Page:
Nano & Micro Fibres, The Answer To Pollution

We are in crazy desperate times. Currently, the world is using more resources than we have, destruction of nature accounts for 48.8% of the world's problems today, we have an surmounting plastic issue on the planet, but it is all not doom and gloom. Through every problem there is a solution in disguise, enter nanotechnology and micro fibrillated cellulose.

What exactly is nano & micro technology and how is it the answer to pollution? Well, it is all locked up in science and in nature.

Nano cellulose fibres of NCF were developed and discovered in a lab by Turbak, Snyder and Sandberg in the late 1970s at the ITT Rayonier labs in Whippany, New Jersey, USA. They used these fibres and processes to produce a gel-type material by processing wood pulp through a milk homogeniser at high temperatures with high pressures, completing the process by ejection impact against a hard surface. What was created through this process was Rayonier developed and patented the technology to bring it into the public space in the 1980s and gave free license to anyone who wanted to adopt this technology and create new uses for cellulose.

The core ingredients of this process are wood pulp, fibres, and water at a high temperature. It really is a simple recipe to produce materials and products from those materials that are natural, 100% non-toxic and biodegradable. From this simple recipe and the technological know-how you can produce Micro Fibrillated Cellulose (MCF) and Cellulose nanocrystal (CNC) which creates many applications and materials. NCF is the umbrella term for the use of cellulose, i.e. plants from well-defined MCF and CNC. However, they do all have very distinct properties.

 

Timber

Photo by FWStudio from Pexels

Microfibrillated Cellulose or cellulose fibrils are produced by a mechanical treatment either with enzymatic or chemical pre-treatment. The material is made up of long thin fibres that mesh together in a 3-dimensional relationship to each other. The fibres gel together in a cross-hatched way even if they are nano-sized, but this adds to the strength, tensile, and shear testing of the end material. In short, MCF is nature's answer to plastic, it is the polymer king or queen.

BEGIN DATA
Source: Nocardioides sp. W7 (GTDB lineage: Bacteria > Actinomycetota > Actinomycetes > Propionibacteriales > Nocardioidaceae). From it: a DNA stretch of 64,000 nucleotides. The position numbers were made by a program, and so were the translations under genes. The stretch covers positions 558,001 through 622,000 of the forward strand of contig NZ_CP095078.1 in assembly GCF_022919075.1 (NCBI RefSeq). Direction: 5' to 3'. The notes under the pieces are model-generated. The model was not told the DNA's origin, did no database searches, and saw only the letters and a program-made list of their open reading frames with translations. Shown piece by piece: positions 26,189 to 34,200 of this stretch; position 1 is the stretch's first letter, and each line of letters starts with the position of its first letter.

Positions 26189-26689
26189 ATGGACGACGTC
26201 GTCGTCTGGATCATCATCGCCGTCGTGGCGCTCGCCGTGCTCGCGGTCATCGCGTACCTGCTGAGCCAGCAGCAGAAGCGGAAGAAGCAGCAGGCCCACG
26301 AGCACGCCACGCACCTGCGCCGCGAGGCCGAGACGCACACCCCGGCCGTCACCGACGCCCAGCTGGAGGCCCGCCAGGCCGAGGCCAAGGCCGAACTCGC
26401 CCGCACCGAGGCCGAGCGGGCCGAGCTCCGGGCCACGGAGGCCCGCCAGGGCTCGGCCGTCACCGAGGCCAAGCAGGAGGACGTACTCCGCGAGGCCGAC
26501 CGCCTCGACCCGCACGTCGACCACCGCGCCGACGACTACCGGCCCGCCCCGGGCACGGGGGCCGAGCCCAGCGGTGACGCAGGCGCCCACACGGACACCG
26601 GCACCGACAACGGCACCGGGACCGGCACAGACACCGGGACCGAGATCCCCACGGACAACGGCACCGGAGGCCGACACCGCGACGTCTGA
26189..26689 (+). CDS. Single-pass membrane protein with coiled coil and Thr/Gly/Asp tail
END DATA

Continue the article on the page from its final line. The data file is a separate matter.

With the magic of hydroxyl bonding, the alchemy that brings them together, you have the basics of nature, cellulose fibres and water come together in this process and they mesh together. The shear capacity of the material is as strong as the hardest of timbers but has the functionality to be moulded, sprayed, or manipulated into many forms to create a versatile and authentically natural material solution.

Enter stage left…………...Zeoform.

Zeoform has taken the earth’s most abundant renewable resource, cellulose, and taken this organic polymer to market to create new materials that will revolutionise the next century of manufacturing and building products. Zeoform saw the need to implement the laws of nature and bring science together to provide scalable manufacturing solutions, why??? Because the Zeoform team can see that the world needs solutions. We need to look back to nature to give us some answers to what some of the world's largest and crippling problems are, plastics and poisons entering our waterways, industrialisation is out of control, and we keep using raw materials that are not being replenished. Our current industrialised manufacturing systems produce airborne, water, and landfill pollution, it is with all of these existential issues plaguing the team at Zeoform that they have developed a real solution for people, the planet.

Peanut chair

Over the last 30 years from the first development of the raw material, Zeoform inventor Martin Ernegg and CEO Alf Wheeler have developed, worked, and manipulated this material MFC into many products, didgeridoos, drums, chairs, architectural products, all-knowing that each and every item made using this technology could be biodegraded, reimagined or recycled. That’s right, the natural products made using MFC can be degraded in the most holistic of ways, back into the earth from whence they came. The essence of the tech and know how is underpinned by the elements of biomimicry, the science of reverse engineering nature to solve some of the most complex problems on the planet, so we can live in harmony with nature. It is these regenerative principles and elements that will see Zeoform revolutionise the way we look at products, how we manipulate them to live, how we design and conceptualise materials, and what legacy we all leave behind. I am excited to see what happens over the next 10 years and how the face of industrialised manufacturing will change implementing and using Zeoform, as it’s uses are many, and they have only touched the tip of the iceberg.